Wards. protrusions or obstructions, usually mounted in lock fittings or in the keyway. The correct key has notches or grooves in the bit for each ward.

Fittings. In this context, decorative reinforcements of iron or other metal on doors (hinges), windows, shutters, chests, furniture and so on.

Blue tempering. Decoration and rust protection of iron or steel surfaces. The method is simple; the smooth-filed surface is polished and heated to a deep blue color, which remains after cooling.

Etching. Locks have been decorated with etching since the 16th century. The fine-ground and polished iron surfaces were coated with an acid-resistant substance and the uncovered surfaces were then burned away using acid.

Springs. Springs have been crucial to the design and function of locks throughout history. The Romans used springs as wards in padlocks and in pin tumbler locks. Ward spring locks are found in Scandinavia from the Viking Era until well into the 18th century. Various types of springs could also be used in the locks on doors and chests. Prior to 1600 they were V-shaped; after that they were spirals. The early springs were made of cold-hammered iron, making them very rugged. Trunk locks generally have ring-shaped springs.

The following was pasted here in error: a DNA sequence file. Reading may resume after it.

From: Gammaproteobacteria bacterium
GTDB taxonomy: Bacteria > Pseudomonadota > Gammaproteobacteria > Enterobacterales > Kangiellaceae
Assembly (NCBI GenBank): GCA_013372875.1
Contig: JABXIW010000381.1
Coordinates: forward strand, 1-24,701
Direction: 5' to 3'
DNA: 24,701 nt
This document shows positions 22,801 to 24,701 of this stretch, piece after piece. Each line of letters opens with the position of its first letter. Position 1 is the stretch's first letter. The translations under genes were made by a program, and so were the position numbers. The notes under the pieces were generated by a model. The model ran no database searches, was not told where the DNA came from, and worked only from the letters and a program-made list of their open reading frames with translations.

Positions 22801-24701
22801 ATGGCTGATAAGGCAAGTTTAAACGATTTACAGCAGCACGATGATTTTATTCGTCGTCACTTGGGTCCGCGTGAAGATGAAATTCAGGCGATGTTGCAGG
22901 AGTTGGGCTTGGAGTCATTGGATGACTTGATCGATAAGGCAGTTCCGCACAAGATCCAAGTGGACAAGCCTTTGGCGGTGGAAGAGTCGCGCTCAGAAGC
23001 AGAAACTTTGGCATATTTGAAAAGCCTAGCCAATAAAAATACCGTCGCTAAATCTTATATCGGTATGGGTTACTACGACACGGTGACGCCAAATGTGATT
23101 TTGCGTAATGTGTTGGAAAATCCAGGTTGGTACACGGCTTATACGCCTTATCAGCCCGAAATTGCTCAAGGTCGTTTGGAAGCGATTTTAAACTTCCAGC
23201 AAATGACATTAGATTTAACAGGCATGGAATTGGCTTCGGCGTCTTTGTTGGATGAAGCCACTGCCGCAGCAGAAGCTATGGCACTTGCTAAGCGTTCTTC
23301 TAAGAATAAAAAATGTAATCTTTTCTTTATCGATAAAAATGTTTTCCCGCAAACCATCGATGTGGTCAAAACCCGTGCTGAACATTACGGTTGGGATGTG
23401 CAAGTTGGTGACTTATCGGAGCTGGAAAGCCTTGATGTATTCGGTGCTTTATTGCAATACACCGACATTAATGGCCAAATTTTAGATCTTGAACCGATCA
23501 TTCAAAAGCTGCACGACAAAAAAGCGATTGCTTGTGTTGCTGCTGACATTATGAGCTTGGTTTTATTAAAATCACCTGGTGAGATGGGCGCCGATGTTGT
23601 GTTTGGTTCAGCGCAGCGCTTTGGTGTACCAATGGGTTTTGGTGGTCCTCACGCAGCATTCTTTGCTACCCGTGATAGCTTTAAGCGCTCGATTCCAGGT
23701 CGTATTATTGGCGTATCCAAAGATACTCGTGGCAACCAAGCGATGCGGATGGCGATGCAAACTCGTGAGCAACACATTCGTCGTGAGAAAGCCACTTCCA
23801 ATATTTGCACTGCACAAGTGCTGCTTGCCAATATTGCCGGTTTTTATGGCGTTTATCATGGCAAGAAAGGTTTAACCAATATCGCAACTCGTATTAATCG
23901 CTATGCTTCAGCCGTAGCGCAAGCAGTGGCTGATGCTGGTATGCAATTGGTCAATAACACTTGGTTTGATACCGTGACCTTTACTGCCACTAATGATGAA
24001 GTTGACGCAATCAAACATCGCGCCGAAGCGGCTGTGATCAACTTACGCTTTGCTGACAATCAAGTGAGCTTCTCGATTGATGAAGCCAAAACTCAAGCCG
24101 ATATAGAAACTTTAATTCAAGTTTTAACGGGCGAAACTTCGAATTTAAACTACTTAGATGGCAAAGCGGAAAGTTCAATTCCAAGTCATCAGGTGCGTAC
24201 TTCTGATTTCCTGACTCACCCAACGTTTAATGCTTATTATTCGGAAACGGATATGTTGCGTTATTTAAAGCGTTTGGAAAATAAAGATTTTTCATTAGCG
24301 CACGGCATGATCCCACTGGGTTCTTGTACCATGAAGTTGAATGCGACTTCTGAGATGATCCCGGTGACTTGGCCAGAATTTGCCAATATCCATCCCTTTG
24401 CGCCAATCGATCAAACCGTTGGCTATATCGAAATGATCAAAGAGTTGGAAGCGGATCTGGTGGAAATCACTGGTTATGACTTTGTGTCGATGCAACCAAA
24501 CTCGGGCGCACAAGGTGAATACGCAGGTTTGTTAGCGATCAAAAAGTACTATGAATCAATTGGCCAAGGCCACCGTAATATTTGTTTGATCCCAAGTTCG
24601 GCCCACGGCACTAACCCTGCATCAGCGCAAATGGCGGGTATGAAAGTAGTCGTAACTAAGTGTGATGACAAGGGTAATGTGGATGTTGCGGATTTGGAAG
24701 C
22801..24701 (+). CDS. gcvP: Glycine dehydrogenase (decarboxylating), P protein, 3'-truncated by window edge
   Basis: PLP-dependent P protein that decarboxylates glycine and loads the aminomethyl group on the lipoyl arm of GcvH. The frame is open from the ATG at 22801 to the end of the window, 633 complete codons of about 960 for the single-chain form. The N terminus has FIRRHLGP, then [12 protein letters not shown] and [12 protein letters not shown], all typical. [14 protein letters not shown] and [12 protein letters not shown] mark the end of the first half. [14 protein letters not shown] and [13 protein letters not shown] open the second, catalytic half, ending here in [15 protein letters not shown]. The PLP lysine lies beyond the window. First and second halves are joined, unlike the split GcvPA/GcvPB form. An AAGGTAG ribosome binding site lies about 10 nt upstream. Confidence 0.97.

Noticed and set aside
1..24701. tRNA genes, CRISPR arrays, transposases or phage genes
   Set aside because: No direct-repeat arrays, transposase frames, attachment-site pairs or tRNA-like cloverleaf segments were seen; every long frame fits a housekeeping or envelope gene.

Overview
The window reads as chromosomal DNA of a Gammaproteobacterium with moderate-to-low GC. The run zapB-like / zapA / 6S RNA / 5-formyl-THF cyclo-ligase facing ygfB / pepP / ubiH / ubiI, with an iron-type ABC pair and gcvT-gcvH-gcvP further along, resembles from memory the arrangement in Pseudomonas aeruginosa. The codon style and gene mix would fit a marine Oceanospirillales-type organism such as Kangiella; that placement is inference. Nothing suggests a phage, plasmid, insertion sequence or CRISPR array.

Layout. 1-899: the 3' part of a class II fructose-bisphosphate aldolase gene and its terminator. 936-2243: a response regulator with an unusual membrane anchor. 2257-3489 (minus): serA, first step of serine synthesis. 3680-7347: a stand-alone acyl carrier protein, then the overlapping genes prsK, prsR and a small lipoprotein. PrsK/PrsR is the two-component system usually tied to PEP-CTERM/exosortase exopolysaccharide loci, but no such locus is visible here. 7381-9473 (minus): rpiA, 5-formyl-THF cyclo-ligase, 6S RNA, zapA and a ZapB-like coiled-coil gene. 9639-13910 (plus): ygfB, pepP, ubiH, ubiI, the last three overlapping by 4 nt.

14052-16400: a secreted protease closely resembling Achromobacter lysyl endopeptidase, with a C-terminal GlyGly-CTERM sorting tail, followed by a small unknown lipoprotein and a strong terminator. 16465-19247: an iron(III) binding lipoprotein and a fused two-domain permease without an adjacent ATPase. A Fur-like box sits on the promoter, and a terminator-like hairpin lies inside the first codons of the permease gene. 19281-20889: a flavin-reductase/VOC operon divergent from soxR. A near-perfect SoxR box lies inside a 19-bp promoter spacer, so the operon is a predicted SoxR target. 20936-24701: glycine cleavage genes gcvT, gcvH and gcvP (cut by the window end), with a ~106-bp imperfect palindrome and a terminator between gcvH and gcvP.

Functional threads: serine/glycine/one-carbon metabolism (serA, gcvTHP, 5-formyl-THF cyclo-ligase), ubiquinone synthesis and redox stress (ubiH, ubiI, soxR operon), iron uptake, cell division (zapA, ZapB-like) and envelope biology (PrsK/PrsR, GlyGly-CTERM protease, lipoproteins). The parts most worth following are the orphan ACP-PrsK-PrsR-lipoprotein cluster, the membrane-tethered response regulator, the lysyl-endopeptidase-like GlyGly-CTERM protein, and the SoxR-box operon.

Actuator. Any part of a lock that transfers the movement of the key to the bolt.

Engraving. A method of decoration in which grooves are cut into a cold metal (or wood) surface with a sharp chisel-like cutting tool called a burin or graver. There is no raised edge, as there would be with impressing.  The engraved line is soft and unbroken, while the impression is composed of a series of pressed-in markings.

Hammered inlay. A (rare) method of decorating an iron surface with precious metals, by hammering them onto the roughened surface.

Savings box. Helsingfors Sparbank. Miniature money chest made of plastic. Photo by the author.